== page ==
Register For Our Mailing List

Register to receive our free weekly newsletter including editorials.

Home / 556

Meg on SMSFs: When the first member of a couple dies

In a monthly column to assist trustees, specialist Meg Heffron explores major issues on managing your SMSF.

I’ve written before about some of the steps we can all take to ‘future-proof’ our SMSFs in anticipation of the death of a member and even steps that can be taken after a member dies. But some recent work with a longstanding client who has just lost his wife reinforced for me that there is a vital period shortly after the death of the first member of a couple that is probably unique enough to warrant a separate discussion.

So at the risk of being unduly morbid – this article is about exactly that: what to do quickly and what to do slowly when your spouse dies. Throughout, I’ll assume the intention is that the surviving spouse will inherit the money one way or another. While not all couples work this way, it’s the most common outcome and certainly the one with the widest array of decisions to make.

Perhaps the most important thing to realise is that legally, very little needs to happen urgently in an SMSF when the surviving spouse is already a member and trustee. We know the deceased is no longer trustee and that needs to be reported to the ATO and, in the case of a corporate trustee, to ASIC. In fact, the death may prompt a move to a corporate trustee for the first time which has its own stream of work (setting up a company, moving the investments to their new owner etc). That’s important but the long-term trustee structure doesn’t have to be resolved urgently. There’s a 6-month window where it’s entirely legal to have, for example, just one individual trustee.

We also know that ‘something needs to happen’ with the deceased’s super benefit – it’s not allowed to just stay in the fund or get moved across to the surviving spouse’s super account. But again, the legal requirement is to deal with the death benefit “as soon as practicable”. The ATO has a rough rule of thumb that this means somewhere within 6 months. There’s no urgency.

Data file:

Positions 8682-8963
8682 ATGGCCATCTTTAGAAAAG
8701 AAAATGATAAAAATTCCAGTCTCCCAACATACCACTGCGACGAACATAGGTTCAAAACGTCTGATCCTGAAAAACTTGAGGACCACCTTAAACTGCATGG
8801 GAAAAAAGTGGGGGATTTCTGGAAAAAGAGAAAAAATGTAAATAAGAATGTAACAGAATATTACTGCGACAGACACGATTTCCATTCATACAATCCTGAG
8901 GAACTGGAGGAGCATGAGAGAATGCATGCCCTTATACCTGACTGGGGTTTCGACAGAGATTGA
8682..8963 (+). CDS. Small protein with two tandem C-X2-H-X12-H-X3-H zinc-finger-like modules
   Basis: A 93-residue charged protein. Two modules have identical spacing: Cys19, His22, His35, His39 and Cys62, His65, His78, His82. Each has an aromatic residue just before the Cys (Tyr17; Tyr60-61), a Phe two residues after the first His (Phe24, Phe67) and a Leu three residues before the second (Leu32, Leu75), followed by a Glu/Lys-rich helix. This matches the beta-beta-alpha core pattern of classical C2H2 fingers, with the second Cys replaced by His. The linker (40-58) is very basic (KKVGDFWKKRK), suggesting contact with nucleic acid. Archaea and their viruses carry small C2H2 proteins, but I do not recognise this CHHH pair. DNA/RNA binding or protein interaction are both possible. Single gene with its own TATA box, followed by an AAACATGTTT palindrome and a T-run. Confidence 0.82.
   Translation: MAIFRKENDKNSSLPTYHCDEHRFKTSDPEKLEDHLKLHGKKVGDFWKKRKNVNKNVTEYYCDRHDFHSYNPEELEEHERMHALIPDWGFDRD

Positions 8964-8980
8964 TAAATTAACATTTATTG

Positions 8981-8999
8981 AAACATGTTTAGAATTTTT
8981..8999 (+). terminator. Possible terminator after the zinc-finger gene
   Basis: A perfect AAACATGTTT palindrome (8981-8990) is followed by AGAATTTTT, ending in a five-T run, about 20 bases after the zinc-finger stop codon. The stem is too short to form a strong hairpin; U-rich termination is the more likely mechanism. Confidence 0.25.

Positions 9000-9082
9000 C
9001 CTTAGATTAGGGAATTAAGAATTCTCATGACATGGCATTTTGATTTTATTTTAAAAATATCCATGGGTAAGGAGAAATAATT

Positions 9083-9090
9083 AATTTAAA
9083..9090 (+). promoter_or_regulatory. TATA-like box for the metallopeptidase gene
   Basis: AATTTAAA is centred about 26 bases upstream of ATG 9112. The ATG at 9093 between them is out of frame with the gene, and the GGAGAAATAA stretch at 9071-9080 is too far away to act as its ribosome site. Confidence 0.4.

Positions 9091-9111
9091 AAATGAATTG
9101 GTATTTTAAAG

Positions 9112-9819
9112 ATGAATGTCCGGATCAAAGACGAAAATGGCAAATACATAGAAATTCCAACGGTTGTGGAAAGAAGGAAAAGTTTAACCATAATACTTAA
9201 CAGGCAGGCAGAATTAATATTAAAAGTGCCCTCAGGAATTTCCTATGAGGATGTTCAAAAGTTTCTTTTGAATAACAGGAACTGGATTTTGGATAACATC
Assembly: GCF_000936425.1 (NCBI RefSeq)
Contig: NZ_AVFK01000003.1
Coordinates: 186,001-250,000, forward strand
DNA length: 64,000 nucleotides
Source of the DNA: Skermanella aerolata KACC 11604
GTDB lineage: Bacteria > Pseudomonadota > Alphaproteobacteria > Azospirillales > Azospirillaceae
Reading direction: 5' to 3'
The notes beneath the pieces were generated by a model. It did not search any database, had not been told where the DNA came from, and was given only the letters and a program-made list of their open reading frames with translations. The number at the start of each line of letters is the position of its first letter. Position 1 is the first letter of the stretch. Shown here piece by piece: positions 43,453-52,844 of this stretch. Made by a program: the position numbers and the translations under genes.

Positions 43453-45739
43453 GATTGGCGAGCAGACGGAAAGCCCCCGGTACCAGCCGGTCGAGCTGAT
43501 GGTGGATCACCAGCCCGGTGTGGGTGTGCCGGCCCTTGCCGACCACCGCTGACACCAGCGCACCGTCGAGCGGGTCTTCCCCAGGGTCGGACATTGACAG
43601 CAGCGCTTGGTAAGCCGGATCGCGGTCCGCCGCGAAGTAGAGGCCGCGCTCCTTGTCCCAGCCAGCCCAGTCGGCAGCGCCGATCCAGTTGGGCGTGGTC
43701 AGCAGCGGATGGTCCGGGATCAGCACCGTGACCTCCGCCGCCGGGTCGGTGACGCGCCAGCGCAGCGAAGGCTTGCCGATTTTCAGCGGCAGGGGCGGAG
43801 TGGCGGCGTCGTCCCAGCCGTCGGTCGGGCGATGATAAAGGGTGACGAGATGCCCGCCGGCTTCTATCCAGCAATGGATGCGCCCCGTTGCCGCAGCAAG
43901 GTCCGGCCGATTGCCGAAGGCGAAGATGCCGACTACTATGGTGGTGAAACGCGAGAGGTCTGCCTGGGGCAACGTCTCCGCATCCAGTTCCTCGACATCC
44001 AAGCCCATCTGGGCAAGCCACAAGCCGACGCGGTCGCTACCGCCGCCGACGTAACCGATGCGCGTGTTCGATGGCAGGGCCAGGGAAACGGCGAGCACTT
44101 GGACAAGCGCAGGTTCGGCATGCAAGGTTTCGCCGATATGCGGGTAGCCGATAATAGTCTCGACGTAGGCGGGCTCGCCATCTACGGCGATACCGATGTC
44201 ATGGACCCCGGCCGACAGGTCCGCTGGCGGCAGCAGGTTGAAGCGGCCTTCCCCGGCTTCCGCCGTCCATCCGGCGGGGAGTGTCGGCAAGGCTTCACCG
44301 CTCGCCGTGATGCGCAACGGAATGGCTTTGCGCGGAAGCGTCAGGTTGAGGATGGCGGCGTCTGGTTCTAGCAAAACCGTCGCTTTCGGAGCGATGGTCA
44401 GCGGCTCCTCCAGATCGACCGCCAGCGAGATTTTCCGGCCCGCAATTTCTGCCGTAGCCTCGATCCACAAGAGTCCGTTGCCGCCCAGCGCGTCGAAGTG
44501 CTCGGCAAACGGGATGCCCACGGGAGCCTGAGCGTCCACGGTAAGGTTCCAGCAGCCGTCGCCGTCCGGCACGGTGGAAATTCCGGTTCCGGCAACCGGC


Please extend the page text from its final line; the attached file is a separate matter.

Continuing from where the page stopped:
Moving quickly

To my mind there are really only two things that should happen quickly.

First, if the deceased was receiving a pension, double check to see whether it was reversionary (continued automatically to the spouse). If it was, the normal minimum pension has to be paid before the end of the financial year. This will be the amount worked out at the start of the year – ie, whatever it would have been if the member hadn’t died.

If the pension wasn’t reversionary, nothing more should be paid out of the deceased’s pension(s) after they died. Any payments made after death will be death benefits – and that’s not necessarily the ideal result. So unless the spouse also has a pension and wants to keep taking the regular payments (knowing they’ll all come from their own pension instead of being shared), adjust any existing direct debits out of the fund.

The second thing to check is more about the surviving spouse: if they were to inherit as much as possible of this super as a pension (and we’ll come to that decision later) what would that do to their total super balance? The reason this is important is that sometimes it means there is a limited time available to make decisions about contributions for the survivor.

To explain using an example, consider Trish (age 70). At 30 June 2023, she had $1.5 million in super. Her husband Matt (also 70) just died in April 2024. He also had $1.5 million in super. Let’s assume they intended their super to go to each other and Trish wants to leave as much as she can in their SMSF. If Matt’s super had already been converted to a pension and it was reversionary to Trish, her total super balance will immediately become $3 million.

That’s significant.

It means she has too much in super to make non-concessional contributions in 2024/25 and beyond. That’s because she can only make non-concessional contributions in 2024/25 if her total super balance at 30 June 2024 (the previous 30 June) is less than $1.9 million. Trish might want to move quickly and get one last contribution in (say $330,000 non-concessional contributions) during the last few months of 2023/24. (To do this, she’d use the special rules that allow people with balances at Trish’s level - $1.5 million at 30 June 2023 – to contribute three years’ worth of the normal $110,000 non-concessional contributions cap at once. Effectively using her 2023/24, 2024/25 and 2025/26 caps all at once while she still can.)

Even though her super has now gone up to $3 million in value in April 2024, it doesn’t affect her ability to make contributions this year. For this year, that’s all based on the size of her super balance back at 30 June 2023 ($1.5 million).